Evident also is a scattering of tables throughout the Chamberlain and MacKenzie book, conveying a considerable amount of numerical information. Thus, the reader is assured that the product of this research will provide a credible basis for identifying `youth at risk'. The reader's confidence is justified because both projects rely on legitimate social scientific methods, i.e., empirical surveys of young people `at risk' of homelessness. The primary interest of Hagan and McCarthy is criminological; as they argue ``. . . street youth are not a significant focus for contemporary criminology. This book is an argument for returning to the street and renewing attention to its implications for understanding crime'' (Hagan & McCarthy, 1997, p. 21). Hagan and McCarthy are interested in `peering' into the `black box' of street crime to present `indicators of criminal opportunities'. Such variables, they argue, have a sizable and direct effect on all types of criminal activity and will therefore enable them to ``intervene between our foreground measure of situational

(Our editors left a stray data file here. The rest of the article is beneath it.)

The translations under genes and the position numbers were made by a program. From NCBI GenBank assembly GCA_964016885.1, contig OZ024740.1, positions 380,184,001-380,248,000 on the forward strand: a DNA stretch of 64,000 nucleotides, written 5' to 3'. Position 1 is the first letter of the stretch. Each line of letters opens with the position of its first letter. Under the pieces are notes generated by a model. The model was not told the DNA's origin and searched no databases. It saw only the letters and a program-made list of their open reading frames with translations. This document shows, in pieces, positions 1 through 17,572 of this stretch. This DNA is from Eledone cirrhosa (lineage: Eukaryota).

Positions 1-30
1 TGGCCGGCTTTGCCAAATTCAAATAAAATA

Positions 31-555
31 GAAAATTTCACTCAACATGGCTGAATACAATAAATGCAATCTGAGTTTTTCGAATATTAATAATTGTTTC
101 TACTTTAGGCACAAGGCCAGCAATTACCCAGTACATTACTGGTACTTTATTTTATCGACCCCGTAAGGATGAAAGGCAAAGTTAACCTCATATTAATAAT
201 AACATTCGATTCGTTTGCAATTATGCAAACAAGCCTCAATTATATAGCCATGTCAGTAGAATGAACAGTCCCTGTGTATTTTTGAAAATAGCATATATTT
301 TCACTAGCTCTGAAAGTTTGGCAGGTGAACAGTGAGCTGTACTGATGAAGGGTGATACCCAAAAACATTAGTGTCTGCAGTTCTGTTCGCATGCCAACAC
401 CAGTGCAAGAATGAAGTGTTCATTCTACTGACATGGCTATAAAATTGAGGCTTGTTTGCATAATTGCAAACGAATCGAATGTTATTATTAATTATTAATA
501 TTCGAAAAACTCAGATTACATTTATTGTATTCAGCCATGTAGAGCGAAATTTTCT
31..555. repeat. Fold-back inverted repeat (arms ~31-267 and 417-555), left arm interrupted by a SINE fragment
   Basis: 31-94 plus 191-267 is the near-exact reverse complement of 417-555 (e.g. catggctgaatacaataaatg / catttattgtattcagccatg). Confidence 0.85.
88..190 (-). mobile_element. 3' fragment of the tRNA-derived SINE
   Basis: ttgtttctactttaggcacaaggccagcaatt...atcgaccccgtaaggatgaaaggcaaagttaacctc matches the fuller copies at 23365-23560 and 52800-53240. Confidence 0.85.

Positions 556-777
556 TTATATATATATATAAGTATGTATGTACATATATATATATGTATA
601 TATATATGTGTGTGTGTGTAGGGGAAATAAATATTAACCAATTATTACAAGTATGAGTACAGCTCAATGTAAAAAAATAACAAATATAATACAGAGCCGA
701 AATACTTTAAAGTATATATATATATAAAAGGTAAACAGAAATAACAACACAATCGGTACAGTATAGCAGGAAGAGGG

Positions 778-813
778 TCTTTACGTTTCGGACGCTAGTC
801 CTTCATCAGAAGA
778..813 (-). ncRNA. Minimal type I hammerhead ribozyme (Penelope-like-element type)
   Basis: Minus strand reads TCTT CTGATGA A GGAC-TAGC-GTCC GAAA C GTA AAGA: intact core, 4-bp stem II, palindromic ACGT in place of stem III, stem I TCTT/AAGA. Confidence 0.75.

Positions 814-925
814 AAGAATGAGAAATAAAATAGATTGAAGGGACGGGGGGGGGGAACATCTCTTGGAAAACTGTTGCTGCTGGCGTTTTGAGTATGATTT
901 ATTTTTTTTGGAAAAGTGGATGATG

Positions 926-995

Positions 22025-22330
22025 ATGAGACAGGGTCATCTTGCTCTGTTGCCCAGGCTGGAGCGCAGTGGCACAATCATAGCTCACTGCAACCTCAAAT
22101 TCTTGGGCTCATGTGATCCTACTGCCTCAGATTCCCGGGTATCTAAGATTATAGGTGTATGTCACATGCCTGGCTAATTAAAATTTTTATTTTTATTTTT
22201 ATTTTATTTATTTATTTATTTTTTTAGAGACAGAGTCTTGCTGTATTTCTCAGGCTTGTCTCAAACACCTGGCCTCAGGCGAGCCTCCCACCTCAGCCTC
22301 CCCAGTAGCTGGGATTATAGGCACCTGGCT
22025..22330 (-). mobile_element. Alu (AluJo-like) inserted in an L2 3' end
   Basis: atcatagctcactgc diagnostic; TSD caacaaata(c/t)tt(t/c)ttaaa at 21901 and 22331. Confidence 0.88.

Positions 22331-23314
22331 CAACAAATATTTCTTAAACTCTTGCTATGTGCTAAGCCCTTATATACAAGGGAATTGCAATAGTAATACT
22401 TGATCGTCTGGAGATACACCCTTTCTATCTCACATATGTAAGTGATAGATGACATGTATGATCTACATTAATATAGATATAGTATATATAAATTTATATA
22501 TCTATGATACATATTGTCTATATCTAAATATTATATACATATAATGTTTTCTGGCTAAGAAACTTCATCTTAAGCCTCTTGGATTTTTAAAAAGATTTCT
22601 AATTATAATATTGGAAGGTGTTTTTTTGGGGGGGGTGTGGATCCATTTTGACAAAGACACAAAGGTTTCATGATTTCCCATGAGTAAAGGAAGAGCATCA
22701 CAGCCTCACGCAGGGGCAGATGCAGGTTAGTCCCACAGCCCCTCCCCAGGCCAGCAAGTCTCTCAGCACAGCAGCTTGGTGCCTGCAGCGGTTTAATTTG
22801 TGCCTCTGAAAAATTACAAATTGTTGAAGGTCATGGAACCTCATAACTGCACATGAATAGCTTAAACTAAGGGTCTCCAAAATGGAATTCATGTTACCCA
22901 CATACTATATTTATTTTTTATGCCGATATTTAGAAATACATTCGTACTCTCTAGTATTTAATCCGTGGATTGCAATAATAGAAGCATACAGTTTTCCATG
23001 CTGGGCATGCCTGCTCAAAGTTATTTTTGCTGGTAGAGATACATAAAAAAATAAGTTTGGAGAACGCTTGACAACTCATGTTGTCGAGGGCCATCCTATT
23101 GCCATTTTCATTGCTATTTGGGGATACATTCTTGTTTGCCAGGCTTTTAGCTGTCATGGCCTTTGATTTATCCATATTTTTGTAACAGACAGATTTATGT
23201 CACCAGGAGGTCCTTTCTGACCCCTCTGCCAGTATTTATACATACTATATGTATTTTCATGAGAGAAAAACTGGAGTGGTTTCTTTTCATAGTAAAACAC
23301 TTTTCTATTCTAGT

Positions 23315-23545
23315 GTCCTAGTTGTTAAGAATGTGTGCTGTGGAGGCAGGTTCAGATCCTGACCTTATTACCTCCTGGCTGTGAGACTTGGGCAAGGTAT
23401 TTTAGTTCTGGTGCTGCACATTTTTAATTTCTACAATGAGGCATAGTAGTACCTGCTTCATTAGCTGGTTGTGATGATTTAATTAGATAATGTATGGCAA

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adversity (i.e., nights on the streets) and crime'' (Hagan & McCarthy, 1997, p. 135). Although Hagan and McCarthy rely more on interviews than their Australian counterparts, like the latter researchers, they operate with specific views about what knowledge and truth is and how they can be scientifically secured via naturalistic methods. Hagan and McCarthy declare this, themselves, when they explain how they depend for theoretical framework on theories like and Cloward and Ohlin's strain, control and differential association (Hagan & McCarthy, 1997). Strain theorists claim that poverty and inequality produce crime. Cloward and Ohlin (1960) argued that young people who could not obtain material wealth by legitimate means turned instead to illegitimate methods involving criminal activities. They asserted that one method of coping with the stresses and frustrations of being thwarted in attempts to achieve `success' is to develop alternative avenues of success like crime. Strain theory also shares some commonality with `differential association theory' that relies on the assumption that delinquency is passed on by associations with `bad' company. This means that if there are many street-based, poor, unemployed young people, they are likely to `infect' others and create a culture of crime. Insistence on drawing these causal connections encourages a neglect of other possible explanations for conduct, such as leaving home `early', or crime Ð besides poverty, resistance or detachment. Not only does this deny the agency of young people, it ignores a vast literature that has been produced since the 1960s which questions the claim that the action of young people can be understood in terms of constraints and structural imperatives and claims that homelessness can be adequately explained through strain and `differential association theory'. Equally problematic are propositions that it can be `obvious' or `empirical', that a particular person is `at risk' of becoming homeless, criminal or engaged on illicit drugtaking. Such a proposition depends on a specific kind of research, i.e., epidemiological research, which attempts to identify at risk factors for a large range of social or health problems.1 Rigorous epidemiological research involves establishing that: . . . an aspect of personal behavior or lifestyle, an environmental exposure, or an inborn or inherited characteristic. . . on the basis of epidemiological evidence is known to be associated with healthrelated [or social] condition[s] considered important to prevent. (Last, 1988, pp. 115 ± 116)